“The constellations are constantly changing, the planets are constantly changing. Whatever is in the sky, we’re watching.”
The amateur astronomers are waiting with hopes high for a spectacular event later this fall.
“A very visible comet, Ison, is heading toward the sun,” Levy said.
“If the brightness continues, it will definitely be a naked-eye object by November. We have our fingers crossed. We’re excited about that.”
That observatory puts a new tourism draw in Tupper Lake.
It also provides a regional educational center, one with a major local benefit.
“It’s not only stargazing; Gordy Duval teaches an astronomy class at the high school,” Levy said. “And we do an after-school astronomy class where we teach the kids how to use telescopes and bring them to the observatory on the last day.”
The facility hosts night-sky lectures, often in conjunction with the Wild Center, also in Tupper Lake.
The Adirondack Public Observatory is still raising funds to finish its long-term plan with several facilities in the works.
“We are in the process of finishing up Phase 1 of three phases,” Levy said. “This building is the first phase.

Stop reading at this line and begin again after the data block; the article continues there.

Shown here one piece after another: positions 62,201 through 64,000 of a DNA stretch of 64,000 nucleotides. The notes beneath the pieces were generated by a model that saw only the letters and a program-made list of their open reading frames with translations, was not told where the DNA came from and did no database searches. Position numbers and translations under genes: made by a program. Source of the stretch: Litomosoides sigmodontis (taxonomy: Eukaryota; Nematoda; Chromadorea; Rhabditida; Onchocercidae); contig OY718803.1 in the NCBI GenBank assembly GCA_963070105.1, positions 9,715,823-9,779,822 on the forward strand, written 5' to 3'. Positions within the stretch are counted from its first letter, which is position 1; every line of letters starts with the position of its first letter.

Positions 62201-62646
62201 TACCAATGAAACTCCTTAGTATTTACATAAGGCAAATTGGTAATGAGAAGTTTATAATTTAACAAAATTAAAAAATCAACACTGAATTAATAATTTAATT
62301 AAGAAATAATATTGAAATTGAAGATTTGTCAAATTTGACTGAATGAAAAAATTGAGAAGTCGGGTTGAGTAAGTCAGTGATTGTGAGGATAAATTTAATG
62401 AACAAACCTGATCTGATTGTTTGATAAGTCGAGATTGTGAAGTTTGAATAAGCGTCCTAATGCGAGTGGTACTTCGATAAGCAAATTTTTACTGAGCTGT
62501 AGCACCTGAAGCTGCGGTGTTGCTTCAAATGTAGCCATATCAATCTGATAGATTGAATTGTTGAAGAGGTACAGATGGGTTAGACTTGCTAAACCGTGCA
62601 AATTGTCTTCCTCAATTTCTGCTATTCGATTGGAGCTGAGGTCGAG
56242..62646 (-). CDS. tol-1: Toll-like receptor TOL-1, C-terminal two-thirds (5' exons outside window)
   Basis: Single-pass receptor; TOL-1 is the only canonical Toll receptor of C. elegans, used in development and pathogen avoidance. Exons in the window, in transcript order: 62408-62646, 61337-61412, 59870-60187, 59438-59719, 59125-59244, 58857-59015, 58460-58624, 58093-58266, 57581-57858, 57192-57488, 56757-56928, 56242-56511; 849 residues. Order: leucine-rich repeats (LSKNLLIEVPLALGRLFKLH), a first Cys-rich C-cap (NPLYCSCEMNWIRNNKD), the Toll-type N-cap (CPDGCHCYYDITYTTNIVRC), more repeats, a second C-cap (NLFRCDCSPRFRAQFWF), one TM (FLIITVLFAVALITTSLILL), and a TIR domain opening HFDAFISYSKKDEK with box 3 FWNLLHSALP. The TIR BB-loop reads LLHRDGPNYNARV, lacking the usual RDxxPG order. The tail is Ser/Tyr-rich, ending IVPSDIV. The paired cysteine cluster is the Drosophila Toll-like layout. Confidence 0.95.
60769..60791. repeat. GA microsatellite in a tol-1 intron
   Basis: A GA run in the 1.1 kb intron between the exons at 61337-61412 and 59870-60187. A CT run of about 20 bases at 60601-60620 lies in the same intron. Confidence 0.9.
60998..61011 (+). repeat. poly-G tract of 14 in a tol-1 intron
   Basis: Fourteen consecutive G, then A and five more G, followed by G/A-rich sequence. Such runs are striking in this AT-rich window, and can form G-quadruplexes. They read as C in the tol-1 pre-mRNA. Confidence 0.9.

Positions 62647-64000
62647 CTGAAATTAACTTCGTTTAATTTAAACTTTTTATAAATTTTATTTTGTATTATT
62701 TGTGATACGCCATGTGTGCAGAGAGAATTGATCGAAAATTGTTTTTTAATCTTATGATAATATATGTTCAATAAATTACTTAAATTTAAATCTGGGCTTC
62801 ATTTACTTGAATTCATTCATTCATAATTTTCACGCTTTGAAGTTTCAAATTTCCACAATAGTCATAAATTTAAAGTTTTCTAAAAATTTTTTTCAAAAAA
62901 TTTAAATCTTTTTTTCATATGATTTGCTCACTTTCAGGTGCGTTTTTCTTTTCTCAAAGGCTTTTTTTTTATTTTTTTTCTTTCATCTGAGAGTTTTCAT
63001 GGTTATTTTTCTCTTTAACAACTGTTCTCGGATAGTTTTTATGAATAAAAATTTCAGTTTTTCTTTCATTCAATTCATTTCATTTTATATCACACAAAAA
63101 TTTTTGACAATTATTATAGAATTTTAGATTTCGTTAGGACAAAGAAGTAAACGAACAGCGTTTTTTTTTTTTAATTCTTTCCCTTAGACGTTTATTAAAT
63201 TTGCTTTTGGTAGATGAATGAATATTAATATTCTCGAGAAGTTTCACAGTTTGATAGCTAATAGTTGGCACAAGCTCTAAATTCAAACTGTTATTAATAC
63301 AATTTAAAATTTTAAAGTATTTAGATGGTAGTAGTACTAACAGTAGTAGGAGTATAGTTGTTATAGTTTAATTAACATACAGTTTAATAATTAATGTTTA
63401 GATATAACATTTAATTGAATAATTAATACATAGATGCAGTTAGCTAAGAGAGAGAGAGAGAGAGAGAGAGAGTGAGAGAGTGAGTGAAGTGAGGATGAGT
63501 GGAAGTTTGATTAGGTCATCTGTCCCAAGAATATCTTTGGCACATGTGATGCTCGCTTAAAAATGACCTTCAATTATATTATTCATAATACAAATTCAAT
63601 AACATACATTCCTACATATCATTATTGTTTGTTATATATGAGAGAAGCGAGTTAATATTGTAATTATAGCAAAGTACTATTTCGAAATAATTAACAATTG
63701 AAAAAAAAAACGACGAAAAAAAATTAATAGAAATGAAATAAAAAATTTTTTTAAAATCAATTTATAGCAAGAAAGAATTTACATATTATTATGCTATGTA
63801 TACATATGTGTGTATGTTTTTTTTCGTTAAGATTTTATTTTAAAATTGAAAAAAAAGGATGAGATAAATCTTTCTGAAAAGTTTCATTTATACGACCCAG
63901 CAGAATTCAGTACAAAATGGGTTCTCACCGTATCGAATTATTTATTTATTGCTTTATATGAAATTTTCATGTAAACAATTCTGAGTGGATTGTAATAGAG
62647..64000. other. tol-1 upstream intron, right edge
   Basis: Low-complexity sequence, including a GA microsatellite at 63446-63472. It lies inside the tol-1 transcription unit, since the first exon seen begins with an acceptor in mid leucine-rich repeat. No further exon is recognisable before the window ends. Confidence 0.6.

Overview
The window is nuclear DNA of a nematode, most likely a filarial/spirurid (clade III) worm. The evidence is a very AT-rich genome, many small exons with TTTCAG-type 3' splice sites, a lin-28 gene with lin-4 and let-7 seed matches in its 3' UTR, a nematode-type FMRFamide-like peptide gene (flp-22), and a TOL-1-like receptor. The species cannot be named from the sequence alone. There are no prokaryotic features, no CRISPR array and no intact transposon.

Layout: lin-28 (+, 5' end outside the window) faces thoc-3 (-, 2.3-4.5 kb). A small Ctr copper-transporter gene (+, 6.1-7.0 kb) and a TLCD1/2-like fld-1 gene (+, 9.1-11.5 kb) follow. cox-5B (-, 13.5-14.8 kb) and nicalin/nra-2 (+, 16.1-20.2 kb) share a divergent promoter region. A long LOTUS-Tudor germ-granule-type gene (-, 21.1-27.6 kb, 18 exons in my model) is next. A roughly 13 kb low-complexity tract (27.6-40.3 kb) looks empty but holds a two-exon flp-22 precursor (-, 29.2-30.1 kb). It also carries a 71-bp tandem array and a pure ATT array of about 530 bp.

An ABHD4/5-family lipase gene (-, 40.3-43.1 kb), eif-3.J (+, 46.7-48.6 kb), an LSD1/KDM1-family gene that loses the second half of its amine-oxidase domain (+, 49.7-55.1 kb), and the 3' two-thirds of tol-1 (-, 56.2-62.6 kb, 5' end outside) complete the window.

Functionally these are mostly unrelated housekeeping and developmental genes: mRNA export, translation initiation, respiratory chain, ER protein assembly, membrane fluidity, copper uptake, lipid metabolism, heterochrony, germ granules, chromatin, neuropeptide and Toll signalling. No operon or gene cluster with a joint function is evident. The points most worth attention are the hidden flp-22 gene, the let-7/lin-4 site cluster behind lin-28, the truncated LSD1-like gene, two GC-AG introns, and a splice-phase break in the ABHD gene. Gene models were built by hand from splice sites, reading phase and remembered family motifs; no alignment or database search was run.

“The second and third phases will be concurrent, we think, and will consist of installation of a research-grade telescope — a 24-inch reflector, which is larger than amateurs have in their back yard.
“And then we will build an astro-science center that will house offices, a classroom, a museum, a gift shop and eventually a planetarium.”
The observatory will remain open through the winter. The site occupies about four acres on Big Wolf Road, past the campsites and the Tupper Lake beach.
Email Kim Smith Dedam: email@example.com
TO LEARN MORE
The Adirondack Public Observatory has a new Facebook page with photographs and updates documenting progress this summer. It is online at: http://is.gd/ZpvYvo